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dc.contributor.advisorShafi Goldwasser.en_US
dc.contributor.authorVaikuntanathan, Vinoden_US
dc.contributor.otherMassachusetts Institute of Technology. Dept. of Electrical Engineering and Computer Science.en_US
dc.date.accessioned2006-11-06T18:17:12Z
dc.date.available2006-11-06T18:17:12Z
dc.date.copyright2005en_US
dc.date.issued2005en_US
dc.identifier.urihttp://hdl.handle.net/1721.1/34354
dc.descriptionThesis (S.M.)--Massachusetts Institute of Technology, Dept. of Electrical Engineering and Computer Science, 2005.en_US
dc.descriptionIncludes bibliographical references (p. 41-43).en_US
dc.description.abstractRandomness is a critical resource in many computational scenarios, enabling solutions where deterministic ones are elusive or even provably impossible. However, the randomized solutions to these tasks assume access to a pure source of unbiased, independent coins. Physical sources of randomness, on the other hand, are rarely unbiased and independent although they do seem to exhibit somewhat imperfect randomness. This gap in modeling questions the relevance of current randomized solutions to computational tasks. Indeed, there has been substantial investigation of this issue in complexity theory in the context of the applications to efficient algorithms and cryptography. This work seeks to determine whether imperfect randomness, modeled appropriately, is "good enough" for distributed algorithms. Namely, can we do with imperfect randomness all that we can do with perfect randomness, and with comparable efficiency ? We answer this question in the affirmative, for the problem of Byzantine agreement. We construct protocols for Byzantine agreement in a variety of scenarios (synchronous or asynchronous networks, with or without private channels), in which the players have imperfect randomness. Our solutions are essentially as efficient as the best known randomized Byzantine agreement protocols, which traditionally assume that all the players have access to perfect randomness.en_US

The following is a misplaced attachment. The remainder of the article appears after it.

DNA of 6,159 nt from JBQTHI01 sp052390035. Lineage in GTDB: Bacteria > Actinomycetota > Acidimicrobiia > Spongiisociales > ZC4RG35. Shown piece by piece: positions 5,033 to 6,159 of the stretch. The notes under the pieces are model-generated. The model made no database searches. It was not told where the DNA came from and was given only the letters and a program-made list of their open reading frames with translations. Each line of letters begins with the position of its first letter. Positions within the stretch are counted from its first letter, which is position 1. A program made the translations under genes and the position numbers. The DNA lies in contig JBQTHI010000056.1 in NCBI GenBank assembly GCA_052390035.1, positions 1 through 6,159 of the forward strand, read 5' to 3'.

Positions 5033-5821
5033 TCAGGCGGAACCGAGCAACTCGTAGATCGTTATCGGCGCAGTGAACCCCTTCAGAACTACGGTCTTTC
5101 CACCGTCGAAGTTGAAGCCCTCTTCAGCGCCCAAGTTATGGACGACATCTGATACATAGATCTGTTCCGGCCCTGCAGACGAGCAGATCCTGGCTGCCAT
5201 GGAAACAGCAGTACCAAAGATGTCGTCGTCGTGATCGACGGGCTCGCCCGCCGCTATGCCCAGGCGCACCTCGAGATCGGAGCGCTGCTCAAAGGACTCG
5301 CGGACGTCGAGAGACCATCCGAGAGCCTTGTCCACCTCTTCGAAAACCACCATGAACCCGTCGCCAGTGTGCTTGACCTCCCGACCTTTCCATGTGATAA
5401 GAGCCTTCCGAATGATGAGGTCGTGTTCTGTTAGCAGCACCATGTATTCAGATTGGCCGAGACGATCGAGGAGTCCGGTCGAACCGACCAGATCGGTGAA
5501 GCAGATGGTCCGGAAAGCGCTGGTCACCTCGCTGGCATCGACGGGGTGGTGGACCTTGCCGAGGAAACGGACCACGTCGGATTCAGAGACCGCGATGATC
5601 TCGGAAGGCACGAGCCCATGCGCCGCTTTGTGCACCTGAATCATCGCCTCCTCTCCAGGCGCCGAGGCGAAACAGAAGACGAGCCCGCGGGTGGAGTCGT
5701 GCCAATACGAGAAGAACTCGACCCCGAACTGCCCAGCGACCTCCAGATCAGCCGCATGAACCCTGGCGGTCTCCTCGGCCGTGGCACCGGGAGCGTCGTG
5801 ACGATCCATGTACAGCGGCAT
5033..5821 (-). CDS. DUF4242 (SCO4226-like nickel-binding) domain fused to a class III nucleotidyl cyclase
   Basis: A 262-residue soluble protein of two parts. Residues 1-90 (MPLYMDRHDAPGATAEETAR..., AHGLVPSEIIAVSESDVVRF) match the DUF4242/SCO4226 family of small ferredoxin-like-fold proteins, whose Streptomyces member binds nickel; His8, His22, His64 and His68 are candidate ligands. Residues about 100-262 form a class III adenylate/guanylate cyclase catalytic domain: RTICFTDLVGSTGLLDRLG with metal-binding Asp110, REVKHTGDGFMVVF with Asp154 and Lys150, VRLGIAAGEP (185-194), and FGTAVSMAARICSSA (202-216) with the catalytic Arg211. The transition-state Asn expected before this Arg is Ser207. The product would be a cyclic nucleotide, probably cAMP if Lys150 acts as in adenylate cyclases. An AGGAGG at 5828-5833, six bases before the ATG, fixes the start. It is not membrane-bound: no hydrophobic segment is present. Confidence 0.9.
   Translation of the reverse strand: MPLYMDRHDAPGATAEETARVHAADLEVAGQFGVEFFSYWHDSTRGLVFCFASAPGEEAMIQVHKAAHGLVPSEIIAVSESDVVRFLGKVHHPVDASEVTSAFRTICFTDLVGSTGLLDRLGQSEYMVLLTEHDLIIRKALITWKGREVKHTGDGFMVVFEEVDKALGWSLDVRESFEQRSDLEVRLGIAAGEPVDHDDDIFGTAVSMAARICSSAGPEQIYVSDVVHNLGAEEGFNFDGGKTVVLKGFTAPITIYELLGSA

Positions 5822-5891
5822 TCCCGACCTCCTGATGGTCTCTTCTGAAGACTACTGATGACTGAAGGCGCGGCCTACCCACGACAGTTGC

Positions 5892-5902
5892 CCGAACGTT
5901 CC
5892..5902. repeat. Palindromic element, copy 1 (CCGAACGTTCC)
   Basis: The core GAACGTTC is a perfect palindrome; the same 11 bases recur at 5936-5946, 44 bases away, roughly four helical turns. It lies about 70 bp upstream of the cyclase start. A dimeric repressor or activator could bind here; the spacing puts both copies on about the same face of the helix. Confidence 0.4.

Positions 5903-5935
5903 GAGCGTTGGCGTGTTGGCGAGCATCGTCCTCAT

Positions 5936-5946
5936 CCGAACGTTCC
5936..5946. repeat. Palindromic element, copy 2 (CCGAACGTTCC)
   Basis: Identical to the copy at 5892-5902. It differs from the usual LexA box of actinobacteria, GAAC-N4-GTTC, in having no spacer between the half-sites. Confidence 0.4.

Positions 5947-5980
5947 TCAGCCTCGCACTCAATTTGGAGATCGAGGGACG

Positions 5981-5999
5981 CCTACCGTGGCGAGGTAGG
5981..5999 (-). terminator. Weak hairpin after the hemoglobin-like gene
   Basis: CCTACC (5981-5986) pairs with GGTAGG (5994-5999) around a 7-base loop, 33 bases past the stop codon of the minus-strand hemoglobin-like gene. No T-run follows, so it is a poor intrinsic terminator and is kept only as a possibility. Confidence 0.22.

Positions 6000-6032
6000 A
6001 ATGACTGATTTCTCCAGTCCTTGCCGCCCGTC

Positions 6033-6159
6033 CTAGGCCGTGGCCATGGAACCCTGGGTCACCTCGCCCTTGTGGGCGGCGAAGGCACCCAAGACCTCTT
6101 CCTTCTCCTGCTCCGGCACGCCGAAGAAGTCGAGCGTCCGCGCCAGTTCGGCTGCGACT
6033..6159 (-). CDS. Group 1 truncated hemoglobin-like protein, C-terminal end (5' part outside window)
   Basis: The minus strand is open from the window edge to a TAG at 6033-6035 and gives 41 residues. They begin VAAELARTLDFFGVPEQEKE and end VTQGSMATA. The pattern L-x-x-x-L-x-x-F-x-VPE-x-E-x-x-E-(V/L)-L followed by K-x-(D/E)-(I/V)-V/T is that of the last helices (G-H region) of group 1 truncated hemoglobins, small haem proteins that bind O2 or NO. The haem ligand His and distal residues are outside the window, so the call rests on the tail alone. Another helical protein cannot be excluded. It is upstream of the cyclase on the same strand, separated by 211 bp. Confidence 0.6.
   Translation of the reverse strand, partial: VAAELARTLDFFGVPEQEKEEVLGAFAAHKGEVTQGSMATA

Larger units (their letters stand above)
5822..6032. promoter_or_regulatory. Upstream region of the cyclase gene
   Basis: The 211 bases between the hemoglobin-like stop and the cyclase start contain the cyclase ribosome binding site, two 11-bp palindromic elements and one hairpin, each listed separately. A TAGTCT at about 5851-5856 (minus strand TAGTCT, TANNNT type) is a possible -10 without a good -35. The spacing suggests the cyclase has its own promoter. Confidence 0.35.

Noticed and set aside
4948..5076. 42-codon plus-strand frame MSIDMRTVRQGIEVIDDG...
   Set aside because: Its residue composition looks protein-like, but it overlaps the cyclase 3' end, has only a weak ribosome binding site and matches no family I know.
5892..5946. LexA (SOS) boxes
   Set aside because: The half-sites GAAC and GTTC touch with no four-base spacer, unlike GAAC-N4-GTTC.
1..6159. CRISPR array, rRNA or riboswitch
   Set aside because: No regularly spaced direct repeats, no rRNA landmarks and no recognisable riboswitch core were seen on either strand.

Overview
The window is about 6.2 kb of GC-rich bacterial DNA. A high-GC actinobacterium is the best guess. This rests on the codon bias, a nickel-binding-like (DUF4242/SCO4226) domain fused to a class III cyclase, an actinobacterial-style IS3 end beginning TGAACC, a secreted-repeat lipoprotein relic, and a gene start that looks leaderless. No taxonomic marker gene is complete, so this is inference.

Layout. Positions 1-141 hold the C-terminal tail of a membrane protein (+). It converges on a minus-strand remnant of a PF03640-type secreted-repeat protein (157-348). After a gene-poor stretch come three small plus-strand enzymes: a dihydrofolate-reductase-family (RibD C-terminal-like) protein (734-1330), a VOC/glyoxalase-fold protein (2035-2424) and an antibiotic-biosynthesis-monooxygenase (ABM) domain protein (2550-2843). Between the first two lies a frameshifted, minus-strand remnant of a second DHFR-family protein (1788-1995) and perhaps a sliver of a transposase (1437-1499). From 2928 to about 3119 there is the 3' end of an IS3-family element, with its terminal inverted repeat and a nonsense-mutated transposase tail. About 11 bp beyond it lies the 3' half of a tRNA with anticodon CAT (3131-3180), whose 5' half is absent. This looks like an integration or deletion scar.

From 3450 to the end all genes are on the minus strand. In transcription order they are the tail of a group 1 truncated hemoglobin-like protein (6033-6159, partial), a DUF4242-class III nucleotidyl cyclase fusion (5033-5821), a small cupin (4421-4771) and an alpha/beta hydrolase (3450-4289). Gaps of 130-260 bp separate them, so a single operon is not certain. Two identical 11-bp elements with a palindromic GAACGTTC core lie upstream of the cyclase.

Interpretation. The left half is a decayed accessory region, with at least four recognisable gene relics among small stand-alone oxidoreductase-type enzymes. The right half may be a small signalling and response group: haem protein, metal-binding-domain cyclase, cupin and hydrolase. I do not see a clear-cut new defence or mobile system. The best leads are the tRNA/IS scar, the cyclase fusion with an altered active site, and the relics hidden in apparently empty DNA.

dc.description.statementofresponsibilityby Vinod Vaikuntanathan.en_US
dc.format.extent43 p.en_US
dc.format.extent1925681 bytes
dc.format.extent1925680 bytes
dc.format.mimetypeapplication/pdf
dc.format.mimetypeapplication/pdf
dc.language.isoengen_US
dc.publisherMassachusetts Institute of Technologyen_US
dc.rightsM.I.T. theses are protected by copyright. They may be viewed from this source for any purpose, but reproduction or distribution in any format is prohibited without written permission. See provided URL for inquiries about permission.en_US
dc.rights.urihttp://dspace.mit.edu/handle/1721.1/7582
dc.subjectElectrical Engineering and Computer Science.en_US
dc.titleDistributed computing with imperfect randomnessen_US
dc.typeThesisen_US
dc.description.degreeS.M.en_US
dc.contributor.departmentMassachusetts Institute of Technology. Dept. of Electrical Engineering and Computer Science.en_US
dc.contributor.departmentMassachusetts Institute of Technology. Department of Electrical Engineering and Computer Science
dc.identifier.oclc70078324en_US


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